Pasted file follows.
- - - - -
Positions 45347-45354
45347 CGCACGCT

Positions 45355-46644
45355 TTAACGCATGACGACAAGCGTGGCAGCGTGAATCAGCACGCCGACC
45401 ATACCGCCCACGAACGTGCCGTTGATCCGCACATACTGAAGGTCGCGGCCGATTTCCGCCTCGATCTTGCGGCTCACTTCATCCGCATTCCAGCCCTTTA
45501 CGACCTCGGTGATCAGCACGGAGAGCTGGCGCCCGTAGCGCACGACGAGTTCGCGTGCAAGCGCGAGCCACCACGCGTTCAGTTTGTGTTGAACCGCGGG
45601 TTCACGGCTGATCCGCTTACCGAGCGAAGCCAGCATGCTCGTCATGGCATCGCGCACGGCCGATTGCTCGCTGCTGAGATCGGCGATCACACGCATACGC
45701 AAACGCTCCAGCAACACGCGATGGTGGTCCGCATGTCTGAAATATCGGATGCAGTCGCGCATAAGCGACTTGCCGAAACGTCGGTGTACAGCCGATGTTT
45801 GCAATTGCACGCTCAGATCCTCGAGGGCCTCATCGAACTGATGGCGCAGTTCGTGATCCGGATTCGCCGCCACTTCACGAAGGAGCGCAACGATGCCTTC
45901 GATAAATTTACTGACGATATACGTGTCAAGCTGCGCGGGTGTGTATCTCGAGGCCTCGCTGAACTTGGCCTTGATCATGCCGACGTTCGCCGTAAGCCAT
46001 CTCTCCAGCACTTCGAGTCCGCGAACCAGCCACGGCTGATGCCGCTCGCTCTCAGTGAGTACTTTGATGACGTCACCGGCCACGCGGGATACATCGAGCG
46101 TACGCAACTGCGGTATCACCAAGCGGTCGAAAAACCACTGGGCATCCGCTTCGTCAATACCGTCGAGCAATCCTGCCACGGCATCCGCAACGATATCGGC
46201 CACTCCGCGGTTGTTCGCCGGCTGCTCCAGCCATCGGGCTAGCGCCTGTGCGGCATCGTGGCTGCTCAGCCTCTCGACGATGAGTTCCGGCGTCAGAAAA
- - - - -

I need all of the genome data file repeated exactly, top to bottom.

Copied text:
Positions 45347-45354
45347 CGCACGCT

Positions 45355-46644
45355 TTAACGCATGACGACAAGCGTGGCAGCGTGAATCAGCACGCCGACC
45401 ATACCGCCCACGAACGTGCCGTTGATCCGCACATACTGAAGGTCGCGGCCGATTTCCGCCTCGATCTTGCGGCTCACTTCATCCGCATTCCAGCCCTTTA
45501 CGACCTCGGTGATCAGCACGGAGAGCTGGCGCCCGTAGCGCACGACGAGTTCGCGTGCAAGCGCGAGCCACCACGCGTTCAGTTTGTGTTGAACCGCGGG
45601 TTCACGGCTGATCCGCTTACCGAGCGAAGCCAGCATGCTCGTCATGGCATCGCGCACGGCCGATTGCTCGCTGCTGAGATCGGCGATCACACGCATACGC
45701 AAACGCTCCAGCAACACGCGATGGTGGTCCGCATGTCTGAAATATCGGATGCAGTCGCGCATAAGCGACTTGCCGAAACGTCGGTGTACAGCCGATGTTT
45801 GCAATTGCACGCTCAGATCCTCGAGGGCCTCATCGAACTGATGGCGCAGTTCGTGATCCGGATTCGCCGCCACTTCACGAAGGAGCGCAACGATGCCTTC
45901 GATAAATTTACTGACGATATACGTGTCAAGCTGCGCGGGTGTGTATCTCGAGGCCTCGCTGAACTTGGCCTTGATCATGCCGACGTTCGCCGTAAGCCAT
46001 CTCTCCAGCACTTCGAGTCCGCGAACCAGCCACGGCTGATGCCGCTCGCTCTCAGTGAGTACTTTGATGACGTCACCGGCCACGCGGGATACATCGAGCG
46101 TACGCAACTGCGGTATCACCAAGCGGTCGAAAAACCACTGGGCATCCGCTTCGTCAATACCGTCGAGCAATCCTGCCACGGCATCCGCAACGATATCGGC
46201 CACTCCGCGGTTGTTCGCCGGCTGCTCCAGCCATCGGGCTAGCGCCTGTGCGGCATCGTGGCTGCTCAGCCTCTCGACGATGAGTTCCGGCGTCAGAAAA